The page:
'The biggest thing for me was knowing I’d never be able to drive'

Posted: Thursday 22 April 2021
Louise smiling, Stargardt

After years of going back and forth to the opticians and hospital eye clinic Louise was eventually diagnosed with Stargardt disease at 15 years old.

At the time she’d been working at a part time job, saving money for driving lessons and to buy her first car.

But, when she was given the devastating diagnosis she was told her sight was already too bad to get a licence and she knew she’d never get behind the wheel.

“That was the biggest thing for me I think, knowing that I’d never be able to drive,” she said.

“Even now, I’m 41 and it still really annoys me sometimes that I just haven’t got that ability to be spontaneous and independent and get in the car and go. I’ve got to sit down, I’ve got to plan bus routes or I have to ask someone if they will take me. I have to ask my mum or my husband.”

She added: “Sometimes if I want to go for a wander round the shops I want to do it by myself, I don’t want to be with somebody else. Sometimes you just want your own company just to have a wander about - in pre-COVID times. It’s just that lack and loss of independence.”

As a teenager Louise struggled to see the board at school, had to sit in front of the TV to watch anything or have books right at the end of her nose. But, no one could explain why.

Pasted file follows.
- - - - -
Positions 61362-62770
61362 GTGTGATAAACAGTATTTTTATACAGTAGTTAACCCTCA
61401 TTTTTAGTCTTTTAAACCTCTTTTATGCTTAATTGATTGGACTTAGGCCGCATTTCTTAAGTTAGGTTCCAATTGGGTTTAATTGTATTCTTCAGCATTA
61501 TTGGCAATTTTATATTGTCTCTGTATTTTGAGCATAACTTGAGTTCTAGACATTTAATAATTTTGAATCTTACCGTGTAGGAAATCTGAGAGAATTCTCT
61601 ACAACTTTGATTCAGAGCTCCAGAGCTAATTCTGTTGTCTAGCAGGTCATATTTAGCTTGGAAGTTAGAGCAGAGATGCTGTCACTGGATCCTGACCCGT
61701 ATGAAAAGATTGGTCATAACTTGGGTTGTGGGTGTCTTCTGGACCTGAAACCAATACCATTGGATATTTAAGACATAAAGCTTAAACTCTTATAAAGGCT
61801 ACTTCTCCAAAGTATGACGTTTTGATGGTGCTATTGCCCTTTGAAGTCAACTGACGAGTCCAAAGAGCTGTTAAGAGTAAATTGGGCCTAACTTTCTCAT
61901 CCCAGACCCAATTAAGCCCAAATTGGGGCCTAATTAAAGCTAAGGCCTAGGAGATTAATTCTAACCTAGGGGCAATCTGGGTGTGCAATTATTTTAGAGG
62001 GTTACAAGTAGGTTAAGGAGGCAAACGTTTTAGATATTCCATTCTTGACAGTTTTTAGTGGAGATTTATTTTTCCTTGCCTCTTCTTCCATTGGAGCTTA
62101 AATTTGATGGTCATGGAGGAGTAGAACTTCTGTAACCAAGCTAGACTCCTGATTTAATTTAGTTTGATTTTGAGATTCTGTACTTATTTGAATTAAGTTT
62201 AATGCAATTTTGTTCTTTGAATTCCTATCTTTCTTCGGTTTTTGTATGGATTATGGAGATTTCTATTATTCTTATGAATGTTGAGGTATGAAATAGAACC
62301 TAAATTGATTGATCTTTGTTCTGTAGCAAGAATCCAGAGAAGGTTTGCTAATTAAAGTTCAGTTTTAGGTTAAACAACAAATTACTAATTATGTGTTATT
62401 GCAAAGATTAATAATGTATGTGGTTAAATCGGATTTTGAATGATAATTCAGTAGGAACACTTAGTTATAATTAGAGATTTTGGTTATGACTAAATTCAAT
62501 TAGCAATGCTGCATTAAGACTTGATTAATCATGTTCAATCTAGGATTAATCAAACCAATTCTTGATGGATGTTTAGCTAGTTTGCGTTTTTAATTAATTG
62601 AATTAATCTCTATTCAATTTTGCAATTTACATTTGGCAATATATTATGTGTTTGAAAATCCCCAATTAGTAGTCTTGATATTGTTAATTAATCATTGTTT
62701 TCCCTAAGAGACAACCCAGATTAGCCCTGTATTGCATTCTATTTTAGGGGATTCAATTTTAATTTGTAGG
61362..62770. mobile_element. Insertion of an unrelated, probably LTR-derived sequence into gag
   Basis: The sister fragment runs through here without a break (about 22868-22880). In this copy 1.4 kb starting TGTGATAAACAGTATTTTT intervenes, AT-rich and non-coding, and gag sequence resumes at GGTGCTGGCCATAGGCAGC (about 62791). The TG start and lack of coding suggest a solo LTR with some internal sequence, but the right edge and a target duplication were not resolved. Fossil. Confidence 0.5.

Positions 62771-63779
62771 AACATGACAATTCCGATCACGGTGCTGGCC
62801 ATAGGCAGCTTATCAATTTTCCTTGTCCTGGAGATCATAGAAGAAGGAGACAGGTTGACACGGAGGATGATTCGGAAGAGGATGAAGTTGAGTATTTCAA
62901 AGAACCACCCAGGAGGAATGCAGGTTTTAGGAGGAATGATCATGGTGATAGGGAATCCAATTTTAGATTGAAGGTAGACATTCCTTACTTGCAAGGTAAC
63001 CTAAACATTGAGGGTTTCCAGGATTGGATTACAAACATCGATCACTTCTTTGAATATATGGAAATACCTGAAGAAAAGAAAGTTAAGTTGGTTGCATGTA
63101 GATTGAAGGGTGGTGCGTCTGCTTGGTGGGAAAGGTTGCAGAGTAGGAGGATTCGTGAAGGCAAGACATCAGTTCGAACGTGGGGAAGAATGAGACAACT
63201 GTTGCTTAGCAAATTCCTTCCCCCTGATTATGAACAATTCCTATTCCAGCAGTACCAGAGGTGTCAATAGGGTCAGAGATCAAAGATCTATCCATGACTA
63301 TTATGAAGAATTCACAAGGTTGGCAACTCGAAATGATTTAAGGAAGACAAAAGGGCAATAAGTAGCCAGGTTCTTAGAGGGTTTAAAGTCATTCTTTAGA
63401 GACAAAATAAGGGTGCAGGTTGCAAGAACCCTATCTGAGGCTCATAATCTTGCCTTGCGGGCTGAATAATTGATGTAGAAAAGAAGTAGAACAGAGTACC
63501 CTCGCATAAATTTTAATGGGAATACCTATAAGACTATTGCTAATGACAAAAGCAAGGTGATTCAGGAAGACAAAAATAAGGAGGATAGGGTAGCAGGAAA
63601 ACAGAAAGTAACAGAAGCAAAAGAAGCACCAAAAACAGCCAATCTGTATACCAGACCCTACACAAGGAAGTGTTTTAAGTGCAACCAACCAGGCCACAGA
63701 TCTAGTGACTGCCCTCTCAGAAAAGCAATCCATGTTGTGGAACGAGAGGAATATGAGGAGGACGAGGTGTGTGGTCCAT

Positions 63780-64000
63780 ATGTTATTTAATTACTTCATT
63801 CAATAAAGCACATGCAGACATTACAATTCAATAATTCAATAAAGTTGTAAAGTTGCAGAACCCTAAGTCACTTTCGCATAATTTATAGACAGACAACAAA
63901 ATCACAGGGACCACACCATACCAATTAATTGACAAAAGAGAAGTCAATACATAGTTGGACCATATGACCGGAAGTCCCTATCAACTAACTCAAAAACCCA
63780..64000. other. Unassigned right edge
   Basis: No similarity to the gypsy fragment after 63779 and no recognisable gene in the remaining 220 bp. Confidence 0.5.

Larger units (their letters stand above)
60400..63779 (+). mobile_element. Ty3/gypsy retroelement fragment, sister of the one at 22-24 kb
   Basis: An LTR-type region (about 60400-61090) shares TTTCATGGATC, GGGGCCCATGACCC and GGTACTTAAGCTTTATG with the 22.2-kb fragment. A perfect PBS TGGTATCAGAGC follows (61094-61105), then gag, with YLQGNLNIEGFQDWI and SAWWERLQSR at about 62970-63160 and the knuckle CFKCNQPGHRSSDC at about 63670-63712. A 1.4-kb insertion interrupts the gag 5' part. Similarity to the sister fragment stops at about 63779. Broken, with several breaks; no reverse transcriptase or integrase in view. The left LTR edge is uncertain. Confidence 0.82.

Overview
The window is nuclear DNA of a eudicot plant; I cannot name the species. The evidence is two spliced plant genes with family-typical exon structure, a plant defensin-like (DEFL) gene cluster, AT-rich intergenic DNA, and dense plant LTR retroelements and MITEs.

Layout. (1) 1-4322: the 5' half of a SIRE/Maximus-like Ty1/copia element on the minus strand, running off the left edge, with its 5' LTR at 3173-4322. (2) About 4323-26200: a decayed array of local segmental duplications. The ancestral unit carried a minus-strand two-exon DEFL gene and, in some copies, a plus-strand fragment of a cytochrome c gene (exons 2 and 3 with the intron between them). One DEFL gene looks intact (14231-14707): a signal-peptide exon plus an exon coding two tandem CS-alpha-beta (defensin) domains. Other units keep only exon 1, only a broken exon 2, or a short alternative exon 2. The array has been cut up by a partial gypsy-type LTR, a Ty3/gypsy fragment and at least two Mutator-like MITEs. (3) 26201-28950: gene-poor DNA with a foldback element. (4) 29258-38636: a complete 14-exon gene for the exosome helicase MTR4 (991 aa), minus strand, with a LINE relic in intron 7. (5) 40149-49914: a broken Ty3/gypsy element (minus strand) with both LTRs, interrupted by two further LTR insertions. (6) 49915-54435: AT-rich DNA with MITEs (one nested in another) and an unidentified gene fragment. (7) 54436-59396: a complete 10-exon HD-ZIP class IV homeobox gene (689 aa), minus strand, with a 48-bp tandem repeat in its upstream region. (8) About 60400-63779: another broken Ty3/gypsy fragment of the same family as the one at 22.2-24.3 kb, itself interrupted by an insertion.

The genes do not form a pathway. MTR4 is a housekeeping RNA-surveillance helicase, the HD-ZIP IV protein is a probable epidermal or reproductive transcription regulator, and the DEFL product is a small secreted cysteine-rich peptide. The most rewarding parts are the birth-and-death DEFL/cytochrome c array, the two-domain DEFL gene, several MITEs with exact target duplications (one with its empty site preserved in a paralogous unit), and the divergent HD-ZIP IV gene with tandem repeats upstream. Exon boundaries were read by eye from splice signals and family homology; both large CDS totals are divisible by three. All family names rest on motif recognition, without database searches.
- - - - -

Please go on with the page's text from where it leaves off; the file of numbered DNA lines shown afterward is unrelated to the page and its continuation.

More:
She had no prescription and health care professionals had described her as ‘a bit of an enigma’.

Finally, after her parents insisted her consultant do further testing, she received a diagnosis of Stargardt – something she, nor her family, had ever heard of.

Louise said: “This was in 1994, when the internet was in its infancy, mobile phones were very rare, so it was impossible to find any information or support when the bombshell was dropped just before Christmas.

“My mum received a sheepish phone call from my consultant telling her ‘you were right, there is something wrong. Your daughter is going blind but there’s nothing we can do. We’ll see you in clinic in January, but have a lovely Christmas’.”

“Brutal and to the point.”

A few months later Louise was registered as blind (now called Severely Sight Impaired).

Despite living with the condition for 26 years, it is only now that Louise has been able to talk openly about her experiences and the impact of living with it has had.

She said: “It’s definitely been a process and a journey that I’ve been on. In the last couple of years I’ve come to an acceptance in my own head and it’s taken me a long, long time to get there. It wouldn’t be something I would talk about openly at all. So, for me it’s been a journey and a bit of a revelation.

“I’ve now accepted myself for who I am, instead of trying to be ‘normal’ and fit in. Sight loss is part of me and always will be, so I’m embracing it and enjoying the adventure of life!”

Louise now helps to raise awareness of sight loss and Stargardt disease on her Instagram page.

To share your own story about living with macular disease contact us at stories@macularsociety.org.